Deinde cum dicit sed materiam ponit quartam rationem, quae talis est. In omni eo quod movetur necesse est intelligere materiam. Omne enim quod movetur est in potentia: ens autem in potentia est materia: ipsa autem materia habet rationem infiniti, et ipsi infinito, quod est materia, convenit ipsum nihil, quia materia secundum se intelligitur absque omni forma. Et, cum ei quod est infinitum, conveniat hoc quod est nihil, sequitur per oppositum, quod illud per quod est esse, non sit infinitum, et quod infinito, idest materiae, non sit esse infinitum. Sed esse est per formam: ergo non est infinitum in formis. He gives the fourth argument, which runs thus. Matter must be understood to exist in everything that is moved; for whatever is moved is in potentiality, and what is in potentiality is matter. But matter itself has the character of the infinite, and nothingness belongs to the infinite in the sense of matter, because matter taken in itself is understood without any of kind of form. And since nothingness belongs to the infinite, it follows contrariwise that the principle by which the infinite is a being is itself not infinite, and that it does not belong “to the infinite,” i.e., to matter, to be infinite in being. But things are by virtue of their form. Hence there is no infinite regress among forms.
Est autem hic advertendum quod hic ponit nihil esse de ratione infiniti, non quod privatio sit de ratione materiae, sicut Plato posuit non distinguens privationem a materia; sed quia privatio est de ratione infiniti. Non enim ens in potentia habet rationem infiniti, nisi secundum quod est sub ratione privationis, ut patet in tertio physicorum. 329. However, it must be noted that in this place Aristotle holds that the infinite involves the notion of nothingness, not because matter involves the notion of privation (as Plato claimed when he failed to distinguish between privation and matter), but because the infinite involves the notion of privation. For a potential being contains the notion of the infinite only insofar as it comes under the nature of privation, as is evident in Book III of the Physics.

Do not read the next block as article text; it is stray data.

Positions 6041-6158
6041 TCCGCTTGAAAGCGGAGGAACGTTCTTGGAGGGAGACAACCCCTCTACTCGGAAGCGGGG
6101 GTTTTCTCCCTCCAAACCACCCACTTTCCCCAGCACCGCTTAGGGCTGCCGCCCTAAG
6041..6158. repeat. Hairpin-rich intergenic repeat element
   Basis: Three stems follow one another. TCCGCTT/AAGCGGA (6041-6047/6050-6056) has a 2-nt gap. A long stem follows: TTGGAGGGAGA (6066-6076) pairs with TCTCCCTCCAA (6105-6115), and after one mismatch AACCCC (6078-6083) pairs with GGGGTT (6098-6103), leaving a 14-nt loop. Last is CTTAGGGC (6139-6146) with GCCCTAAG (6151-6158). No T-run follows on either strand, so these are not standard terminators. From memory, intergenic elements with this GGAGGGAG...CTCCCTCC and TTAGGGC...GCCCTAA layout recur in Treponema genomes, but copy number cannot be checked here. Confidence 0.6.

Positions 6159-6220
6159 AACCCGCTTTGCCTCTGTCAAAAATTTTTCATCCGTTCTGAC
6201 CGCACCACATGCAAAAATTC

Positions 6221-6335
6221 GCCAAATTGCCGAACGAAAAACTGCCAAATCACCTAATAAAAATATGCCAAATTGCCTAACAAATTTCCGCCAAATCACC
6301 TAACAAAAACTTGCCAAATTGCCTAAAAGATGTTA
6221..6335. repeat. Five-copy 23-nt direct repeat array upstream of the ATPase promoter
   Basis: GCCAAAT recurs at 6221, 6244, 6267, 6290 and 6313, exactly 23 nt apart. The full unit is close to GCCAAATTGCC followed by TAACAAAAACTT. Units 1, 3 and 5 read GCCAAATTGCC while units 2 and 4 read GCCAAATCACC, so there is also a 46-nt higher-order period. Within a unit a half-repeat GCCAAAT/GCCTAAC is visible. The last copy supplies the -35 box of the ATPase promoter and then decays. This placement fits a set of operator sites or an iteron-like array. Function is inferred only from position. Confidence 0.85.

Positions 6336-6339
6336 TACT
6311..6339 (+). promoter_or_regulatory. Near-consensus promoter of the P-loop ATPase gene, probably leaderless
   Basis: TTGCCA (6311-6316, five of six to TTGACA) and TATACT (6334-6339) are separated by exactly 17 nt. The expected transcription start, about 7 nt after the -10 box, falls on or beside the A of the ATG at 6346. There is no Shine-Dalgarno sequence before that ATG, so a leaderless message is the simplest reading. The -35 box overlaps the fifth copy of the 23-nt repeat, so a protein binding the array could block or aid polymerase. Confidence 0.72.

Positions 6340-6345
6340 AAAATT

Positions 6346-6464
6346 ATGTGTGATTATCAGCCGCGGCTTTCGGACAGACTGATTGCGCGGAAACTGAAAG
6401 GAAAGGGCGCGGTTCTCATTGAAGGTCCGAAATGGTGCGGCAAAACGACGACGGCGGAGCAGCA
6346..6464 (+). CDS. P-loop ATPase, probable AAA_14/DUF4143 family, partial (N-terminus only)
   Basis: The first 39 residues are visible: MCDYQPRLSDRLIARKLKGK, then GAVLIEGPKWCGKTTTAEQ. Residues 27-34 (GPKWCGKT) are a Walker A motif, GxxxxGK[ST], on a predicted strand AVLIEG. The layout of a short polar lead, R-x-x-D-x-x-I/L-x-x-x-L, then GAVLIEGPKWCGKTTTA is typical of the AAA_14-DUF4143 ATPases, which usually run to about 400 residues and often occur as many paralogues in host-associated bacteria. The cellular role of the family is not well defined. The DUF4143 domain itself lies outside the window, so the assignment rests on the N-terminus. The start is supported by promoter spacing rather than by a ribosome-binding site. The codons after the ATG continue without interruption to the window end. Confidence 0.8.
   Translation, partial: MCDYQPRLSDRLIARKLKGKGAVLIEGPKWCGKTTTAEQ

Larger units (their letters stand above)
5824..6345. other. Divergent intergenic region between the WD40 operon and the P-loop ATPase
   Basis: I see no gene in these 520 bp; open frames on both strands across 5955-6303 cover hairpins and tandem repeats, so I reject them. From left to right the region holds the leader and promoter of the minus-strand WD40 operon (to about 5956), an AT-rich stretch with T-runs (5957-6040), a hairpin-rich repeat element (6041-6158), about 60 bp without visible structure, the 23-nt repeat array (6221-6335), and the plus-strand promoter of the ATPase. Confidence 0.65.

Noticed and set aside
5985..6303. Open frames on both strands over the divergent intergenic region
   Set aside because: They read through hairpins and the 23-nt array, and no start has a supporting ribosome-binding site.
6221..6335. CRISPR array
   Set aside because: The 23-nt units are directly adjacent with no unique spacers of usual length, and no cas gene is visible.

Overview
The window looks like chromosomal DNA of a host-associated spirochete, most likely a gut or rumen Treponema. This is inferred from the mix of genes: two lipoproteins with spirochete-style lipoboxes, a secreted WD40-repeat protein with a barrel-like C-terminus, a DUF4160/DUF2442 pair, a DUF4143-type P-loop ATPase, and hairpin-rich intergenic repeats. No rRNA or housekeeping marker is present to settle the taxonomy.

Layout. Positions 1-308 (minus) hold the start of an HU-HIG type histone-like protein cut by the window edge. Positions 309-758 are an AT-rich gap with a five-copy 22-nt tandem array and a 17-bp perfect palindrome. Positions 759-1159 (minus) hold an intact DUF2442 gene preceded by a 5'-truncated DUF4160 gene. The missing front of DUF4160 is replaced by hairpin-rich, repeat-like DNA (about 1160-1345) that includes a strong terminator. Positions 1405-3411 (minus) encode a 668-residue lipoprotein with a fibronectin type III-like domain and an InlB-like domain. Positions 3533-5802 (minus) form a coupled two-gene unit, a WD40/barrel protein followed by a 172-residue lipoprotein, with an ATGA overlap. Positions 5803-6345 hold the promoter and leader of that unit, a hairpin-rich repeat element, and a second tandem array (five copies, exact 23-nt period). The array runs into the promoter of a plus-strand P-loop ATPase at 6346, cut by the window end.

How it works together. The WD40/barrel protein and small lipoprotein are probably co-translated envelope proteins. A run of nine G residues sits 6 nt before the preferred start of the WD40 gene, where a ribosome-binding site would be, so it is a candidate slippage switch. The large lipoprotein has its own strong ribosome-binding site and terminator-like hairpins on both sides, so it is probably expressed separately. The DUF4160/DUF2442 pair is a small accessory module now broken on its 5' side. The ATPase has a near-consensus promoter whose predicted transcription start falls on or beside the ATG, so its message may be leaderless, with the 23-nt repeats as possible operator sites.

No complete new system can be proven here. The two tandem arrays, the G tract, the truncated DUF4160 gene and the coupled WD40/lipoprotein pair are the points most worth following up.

330. Again, if the classes (170).
Deinde cum dicit sed si infinitae ostendit quod non sunt infinitae species causarum, tali ratione. Tunc putamus nos scire unumquodque quando cognoscimus omnes causas eius: sed, si sunt infinitae causae secundum adiunctionem unius speciei ad aliam, non erit pertransire istam infinitatem, ita quod possint omnes causae cognosci: ergo etiam per istum modum excludetur cognitio rerum. He shows that the classes of causes are not infinite in number, and he uses the following argument. We think that we have scientific knowledge of each thing when we know all its causes. But if there were an infinite number of causes in the sense that one class of cause may be added to another continuously, it would be impossible to traverse this infinity in such a way that all causes could be known. Hence in this way too the knowing of things would be destroyed.

The Method to Be Followed in the Search for Truth
ARISTOTLE’S TEXT Chapter 3: 994b 32-995a 20
αἱ δ᾽ ἀκροάσεις κατὰ τὰ ἔθη συμβαίνουσιν: ὡς γὰρ εἰώθαμεν οὕτως ἀξιοῦμεν λέγεσθαι, [995α] [1] καὶ τὰ παρὰ ταῦτα οὐχ ὅμοια φαίνεται ἀλλὰ διὰ τὴν ἀσυνήθειαν ἀγνωστότερα καὶ ξενικώτερα: τὸ γὰρ σύνηθες γνώριμον. 171. The way in which people are affected by what they hear depends upon the things to which they are accustomed; for it is in terms of such things that we judge statements to be true, and anything over and above these does not seem similar but less intelligible and more remote. For it is the things to which we are accustomed that are better known.
ἡλίκην δὲ ἰσχὺν ἔχει τὸ σύνηθες οἱ νόμοι δηλοῦσιν, ἐν οἷς τὰ μυθώδη καὶ [5] παιδαριώδη μεῖζον ἰσχύει τοῦ γινώσκειν περὶ αὐτῶν διὰ τὸ ἔθος. 172. The great force which custom has is shown by the laws, in which legendary and childish elements prevail over our knowledge of them, because of custom.